The best part is when a younger person gets a charge from a song that is 52 years old. FIFTY TWO. Almost as old as me, and that's pretty bleeping old.

One of my young ukulele students learned it yesterday and said it was "pretty cool," and you can't get much better than that. She asked what the song was about, which led to a short conversation about when it was written, what the country was going through at the time, and the fact it was about a soldier about to embark to Vietnam. "And I don't know if I'm ever coming home ...." It's just a catchy pop song, but it's poignant and the student was fascinated.

Who knew a Monkees song could be used in guitar lessons and to teach history?

It's yet another powerful example of how great music is timeless.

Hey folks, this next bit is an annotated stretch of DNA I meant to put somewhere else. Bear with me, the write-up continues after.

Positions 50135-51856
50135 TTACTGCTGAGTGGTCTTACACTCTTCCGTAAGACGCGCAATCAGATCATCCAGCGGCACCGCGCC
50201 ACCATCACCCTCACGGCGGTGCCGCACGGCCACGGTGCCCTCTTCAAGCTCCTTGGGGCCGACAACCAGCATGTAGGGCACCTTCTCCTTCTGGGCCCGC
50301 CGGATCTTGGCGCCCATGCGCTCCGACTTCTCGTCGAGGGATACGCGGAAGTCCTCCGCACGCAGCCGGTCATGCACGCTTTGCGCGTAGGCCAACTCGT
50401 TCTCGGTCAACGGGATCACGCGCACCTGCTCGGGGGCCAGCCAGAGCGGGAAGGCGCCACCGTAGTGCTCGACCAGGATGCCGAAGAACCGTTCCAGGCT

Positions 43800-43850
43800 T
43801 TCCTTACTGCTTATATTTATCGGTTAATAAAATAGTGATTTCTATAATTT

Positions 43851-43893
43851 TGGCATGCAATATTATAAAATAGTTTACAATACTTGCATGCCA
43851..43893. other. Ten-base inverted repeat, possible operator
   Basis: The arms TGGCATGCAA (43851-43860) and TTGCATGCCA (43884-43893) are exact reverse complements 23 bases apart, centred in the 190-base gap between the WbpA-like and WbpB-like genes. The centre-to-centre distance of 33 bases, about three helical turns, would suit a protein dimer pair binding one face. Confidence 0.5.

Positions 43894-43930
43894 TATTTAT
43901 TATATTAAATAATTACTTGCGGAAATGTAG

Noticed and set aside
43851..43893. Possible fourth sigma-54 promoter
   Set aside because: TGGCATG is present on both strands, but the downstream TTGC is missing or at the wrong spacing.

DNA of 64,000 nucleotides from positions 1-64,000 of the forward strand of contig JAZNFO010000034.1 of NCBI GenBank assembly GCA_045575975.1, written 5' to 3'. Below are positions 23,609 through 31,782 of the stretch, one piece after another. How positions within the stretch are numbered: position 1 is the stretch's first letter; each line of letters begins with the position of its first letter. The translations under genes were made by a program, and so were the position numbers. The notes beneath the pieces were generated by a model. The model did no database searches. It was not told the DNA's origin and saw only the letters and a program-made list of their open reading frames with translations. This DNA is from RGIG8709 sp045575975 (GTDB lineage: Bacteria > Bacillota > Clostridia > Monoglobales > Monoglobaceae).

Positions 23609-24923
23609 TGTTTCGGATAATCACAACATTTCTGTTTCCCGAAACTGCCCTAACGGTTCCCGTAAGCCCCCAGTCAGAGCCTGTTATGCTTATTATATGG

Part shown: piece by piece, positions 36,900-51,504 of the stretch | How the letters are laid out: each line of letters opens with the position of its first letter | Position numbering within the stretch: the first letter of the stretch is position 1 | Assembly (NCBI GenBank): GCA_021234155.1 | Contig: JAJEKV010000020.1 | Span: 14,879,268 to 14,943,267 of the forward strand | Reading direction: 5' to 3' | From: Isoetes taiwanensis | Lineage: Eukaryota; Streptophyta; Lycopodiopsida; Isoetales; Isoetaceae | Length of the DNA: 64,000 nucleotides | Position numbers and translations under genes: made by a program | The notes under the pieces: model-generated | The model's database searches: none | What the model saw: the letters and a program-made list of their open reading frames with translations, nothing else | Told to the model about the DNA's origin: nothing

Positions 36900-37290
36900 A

Tuesday, August 7, 2018

Sidewalk Sale Saturday

THE DISTRICT HAS been approved by the city to have sidewalk sales on Saturdays in August. We think this is a great idea, and I'm already thinking of things to put out there. We have a lot of stock right now and a special on bass guitars and amps (10 percent off this month), so we'll put some stuff out and see what happens.

I have a guitar or five I could sell. Which one, or ones? This Saturday. Fifth and Maine. Be there. I'll have them priced to sell. I have a couple of amps, pedals, and who knows what else I might be able to find. We'll rock starting at 10 a.m. as long as there's shade and the weather is decent.

The city does have ordinances about sidewalks. There are some businesses down here that blur the line, and I can see why the city has rules. On the one hand, it's cool when places like the Tap Room and our own Electric Fountain Brewing put tables out and dress it up - EFB has some nice planters and even a bike rack. But they had to get a special permit for those. It is all about keeping things clean and accessible.

The other night I drove past the new bar on Maine, Joker's Lounge. There were some chairs out and there was a spirited game of bags going on, and I thought it was a great way to advertise the bar.